Estimated reading time: 4 minutes, 25 seconds

 Steve Zelman, Thomson ReutersMany users clearly want to have mobile devices interface with tax research platforms. But what exactly do they want to do? And just how well do smartphones and tablets function in meeting those desires. And will the purchase of targeted apps become a preferred way of buy research and other apps?

It's still early in the game, but some trends are obvious, according to the vendors who market the research products.

"The research experience you have in an office is very different than the experience you have on the go," says Tina Rajski, a CCH product manager. Despite that, CCH sees a change in what users want from its IntelliConnect platform when accessed via mobile devices. They have gone from looking for answers to specific questions, to a more general research approach.

"Users a year ago were saying ‘I only what to get the rates, I don't want to get the [Internal Revenue] Code,'" she says. Now, "Users are relying on mobile devices to load all their research when they are out and about." Out and about can also mean away from the desk while in their offices.

Generally, it is necessary to separate discussion about research to the work done on tablets versus when it is performed on a smartphone

"We found they had a real need, but somewhat limited need to do research in this case I'm talking just smartphones," says Steve Zelman, an SVP of product platforms at Thomson Reuters." People on smart phones were not interested in typing a lot of information. Zelman emphasized that uses do not want to spend a lot of time typing. , "Clicking and linking rather than real word searching; we find that people like that," he says.

One area that distinguishes the approaches the two research giants have taken is the use of apps. CCH is seeing user interest in have several apps on a smartphone simultaneously to perform different functions. Zelman says Thomson's tools aren't apps to begin with; but provide an entry for logging on to the platform. That is changing with a few apps on the horizon. "Over the next two months, we are coming out with a series of little calculator apps," says Zelman.

Rajski puts a different perspective on the reception to apps from CCH customers. "We have seen a change in how customers consume content. It is very common for people to have two or three different apps."

The prevalence of specific apps that can be downloaded from a web store is having an impact in many areas of software. Last week, Shirley Singleton, CEO of Edgewater Technology, which owns a Microsoft reselling business, discussed that impact during her company's 2012 earnings webcast. "I'm not sure anyone truly understands the influence of Apple and other platforms that allow you to download apps," Singleton said. She continued that was influencing her company's customers when it come to purchase very large applications such as policy administration systems for the insurance industry.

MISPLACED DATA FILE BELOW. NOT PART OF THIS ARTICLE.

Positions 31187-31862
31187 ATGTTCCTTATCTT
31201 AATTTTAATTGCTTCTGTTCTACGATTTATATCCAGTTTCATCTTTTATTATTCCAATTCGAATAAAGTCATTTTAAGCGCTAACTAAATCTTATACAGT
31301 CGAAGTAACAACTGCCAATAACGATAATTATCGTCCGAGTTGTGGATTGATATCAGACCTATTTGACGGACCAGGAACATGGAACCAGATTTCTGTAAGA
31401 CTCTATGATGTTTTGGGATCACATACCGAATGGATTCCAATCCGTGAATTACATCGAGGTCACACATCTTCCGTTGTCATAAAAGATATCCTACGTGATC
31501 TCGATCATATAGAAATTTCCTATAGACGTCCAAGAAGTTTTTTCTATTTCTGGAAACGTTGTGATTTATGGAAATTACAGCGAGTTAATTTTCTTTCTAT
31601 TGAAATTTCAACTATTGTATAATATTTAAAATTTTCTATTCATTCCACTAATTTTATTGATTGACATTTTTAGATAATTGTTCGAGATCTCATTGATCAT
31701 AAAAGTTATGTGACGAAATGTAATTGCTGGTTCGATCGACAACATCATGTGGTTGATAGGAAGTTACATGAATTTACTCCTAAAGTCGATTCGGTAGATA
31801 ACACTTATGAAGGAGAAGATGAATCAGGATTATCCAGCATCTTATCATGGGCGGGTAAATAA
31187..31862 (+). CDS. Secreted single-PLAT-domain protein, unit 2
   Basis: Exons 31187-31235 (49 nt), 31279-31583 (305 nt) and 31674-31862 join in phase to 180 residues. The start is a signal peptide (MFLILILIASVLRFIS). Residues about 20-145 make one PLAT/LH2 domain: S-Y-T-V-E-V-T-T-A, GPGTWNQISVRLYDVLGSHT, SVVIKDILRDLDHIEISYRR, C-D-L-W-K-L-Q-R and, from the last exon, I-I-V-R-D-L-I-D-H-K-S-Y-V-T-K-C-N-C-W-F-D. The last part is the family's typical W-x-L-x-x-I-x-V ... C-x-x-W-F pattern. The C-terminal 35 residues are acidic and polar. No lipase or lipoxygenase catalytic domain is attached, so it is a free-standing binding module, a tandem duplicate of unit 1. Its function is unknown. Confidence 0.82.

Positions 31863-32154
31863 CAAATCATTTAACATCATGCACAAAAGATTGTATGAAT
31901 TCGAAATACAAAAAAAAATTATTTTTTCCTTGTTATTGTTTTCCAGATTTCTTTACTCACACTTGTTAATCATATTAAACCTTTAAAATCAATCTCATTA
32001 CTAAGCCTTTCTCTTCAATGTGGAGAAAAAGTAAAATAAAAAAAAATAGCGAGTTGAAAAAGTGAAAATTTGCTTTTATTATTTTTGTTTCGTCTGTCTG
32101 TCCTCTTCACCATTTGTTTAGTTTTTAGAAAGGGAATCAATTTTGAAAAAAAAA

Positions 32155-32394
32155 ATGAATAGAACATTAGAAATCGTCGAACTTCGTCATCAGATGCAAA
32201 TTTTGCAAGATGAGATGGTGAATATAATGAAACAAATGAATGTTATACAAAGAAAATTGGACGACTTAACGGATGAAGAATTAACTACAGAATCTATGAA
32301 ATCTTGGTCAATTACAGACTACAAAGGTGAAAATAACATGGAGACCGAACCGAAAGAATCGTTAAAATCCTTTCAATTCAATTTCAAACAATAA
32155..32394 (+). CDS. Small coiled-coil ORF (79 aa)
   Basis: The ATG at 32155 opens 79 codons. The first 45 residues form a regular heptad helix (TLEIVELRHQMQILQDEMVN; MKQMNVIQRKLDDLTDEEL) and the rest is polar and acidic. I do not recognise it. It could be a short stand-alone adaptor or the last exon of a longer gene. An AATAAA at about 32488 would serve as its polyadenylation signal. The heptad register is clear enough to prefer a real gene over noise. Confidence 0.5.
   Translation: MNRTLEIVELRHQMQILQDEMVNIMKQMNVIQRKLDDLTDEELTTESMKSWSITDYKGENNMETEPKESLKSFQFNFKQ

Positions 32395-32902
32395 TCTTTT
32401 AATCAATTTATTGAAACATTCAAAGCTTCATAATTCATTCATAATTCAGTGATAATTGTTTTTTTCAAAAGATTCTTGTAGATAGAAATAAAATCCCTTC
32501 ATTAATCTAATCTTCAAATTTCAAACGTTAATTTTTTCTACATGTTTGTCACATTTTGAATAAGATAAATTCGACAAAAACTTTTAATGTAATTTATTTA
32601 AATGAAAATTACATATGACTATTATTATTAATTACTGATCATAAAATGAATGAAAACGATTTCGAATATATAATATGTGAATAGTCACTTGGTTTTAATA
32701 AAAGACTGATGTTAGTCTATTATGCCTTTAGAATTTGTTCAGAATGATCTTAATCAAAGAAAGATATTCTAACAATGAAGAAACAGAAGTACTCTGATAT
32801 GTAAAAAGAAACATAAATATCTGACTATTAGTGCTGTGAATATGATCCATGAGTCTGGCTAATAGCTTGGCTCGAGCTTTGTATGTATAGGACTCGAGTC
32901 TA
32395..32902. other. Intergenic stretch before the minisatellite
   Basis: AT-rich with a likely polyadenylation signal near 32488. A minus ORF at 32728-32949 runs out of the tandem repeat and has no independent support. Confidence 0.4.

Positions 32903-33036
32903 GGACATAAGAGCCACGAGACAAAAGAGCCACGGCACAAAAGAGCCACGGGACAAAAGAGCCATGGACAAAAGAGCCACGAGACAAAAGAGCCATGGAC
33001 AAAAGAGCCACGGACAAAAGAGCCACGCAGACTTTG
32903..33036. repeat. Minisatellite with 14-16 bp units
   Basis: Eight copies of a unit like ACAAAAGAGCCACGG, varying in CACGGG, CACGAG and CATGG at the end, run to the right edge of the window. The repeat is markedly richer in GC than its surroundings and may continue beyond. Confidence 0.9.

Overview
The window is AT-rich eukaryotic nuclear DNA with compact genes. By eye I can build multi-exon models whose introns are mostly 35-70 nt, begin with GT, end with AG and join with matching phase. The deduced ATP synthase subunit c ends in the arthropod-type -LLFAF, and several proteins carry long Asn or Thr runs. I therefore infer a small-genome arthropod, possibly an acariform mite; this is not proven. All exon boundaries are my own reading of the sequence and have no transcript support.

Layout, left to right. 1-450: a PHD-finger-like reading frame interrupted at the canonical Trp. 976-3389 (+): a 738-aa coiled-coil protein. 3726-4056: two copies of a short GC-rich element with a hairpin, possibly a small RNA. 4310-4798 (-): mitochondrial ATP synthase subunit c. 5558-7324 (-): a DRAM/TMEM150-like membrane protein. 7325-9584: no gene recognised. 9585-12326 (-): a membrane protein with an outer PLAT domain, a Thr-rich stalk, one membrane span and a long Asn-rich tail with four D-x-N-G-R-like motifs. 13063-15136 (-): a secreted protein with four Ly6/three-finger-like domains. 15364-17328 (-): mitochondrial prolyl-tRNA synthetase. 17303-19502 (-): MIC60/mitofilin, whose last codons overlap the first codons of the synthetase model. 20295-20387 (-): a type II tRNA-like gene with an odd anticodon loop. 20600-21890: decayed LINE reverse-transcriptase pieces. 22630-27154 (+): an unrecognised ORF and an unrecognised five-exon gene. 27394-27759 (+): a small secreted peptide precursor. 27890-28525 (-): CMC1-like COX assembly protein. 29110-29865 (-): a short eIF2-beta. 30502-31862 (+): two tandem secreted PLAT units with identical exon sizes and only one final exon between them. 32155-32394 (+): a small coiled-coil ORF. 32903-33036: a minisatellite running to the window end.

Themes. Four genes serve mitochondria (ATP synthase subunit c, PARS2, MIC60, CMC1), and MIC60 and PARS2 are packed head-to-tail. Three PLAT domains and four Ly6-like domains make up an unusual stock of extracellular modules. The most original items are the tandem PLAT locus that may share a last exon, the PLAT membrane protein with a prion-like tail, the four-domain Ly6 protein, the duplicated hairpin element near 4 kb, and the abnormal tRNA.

Some users would rather purchase downloadable elements such as an application for whole life insurance and then an annuity application and continue in stages than go for a entire platform, she said. While that kind of insurance application is not the same as the research platforms marketing in the tax and accounting space, Singleton's observations are similar to those made by Rajski.

However, Zelman disagrees that a customer move towards smaller apps is going to fundamentally change the sale of research products. Thomson has preferred another route for delivering content - the use of ebooks via its ProView ereader platform. It is available for iPad users.

CCH has several focused apps available including CCH Code & Regs 2013, CCH Applicable Federal Rates and 2012 CCH Tax News Highlights, all offered on the iPad, iPhone and Android.

Rajski says customers often use these in combination. For example, a user might have the CCH Mobile and ProSystem fx Mobile Apps or a combination of the eFile Status) App along with the Tax News Highlights and Code and Regs Apps, enabling them to check those resources via the separate apps.

Thomson's ebooks, as the name suggests, are electronic versions of publications from the company, the kinds that are still available on paper. These include PPC's Guide to Compilation and Review Engagements and its Guide to Preparing Financial Statements and RIA's Internal Revenue Code and Federal Tax Regulations.

Zelman described his company's approach as "Rather than take something generic that's already available on the web, we have created our own ebook platform that allows us to do things you can't do anywhere else."

Bob Scott
Bob Scott has provided information to the tax and accounting community since 1991, first as technology editor of Accounting Today, and from 1997 through 2009 as editor of its sister publication, Accounting Technology. He is known throughout the industry for his depth of knowledge and for his high journalistic standards.  Scott has made frequent appearances as a speaker, moderator and panelist and events serving tax and accounting professionals. He  has a strong background in computer journalism as an editor with two former trade publications, Computer+Software News and MIS Week and spent several years with weekly and daily newspapers in Morris County New Jersey prior to that.  A graduate of Indiana University with a degree in journalism, Bob is a native of Madison, Ind
Last modified on Sunday, 02 June 2013
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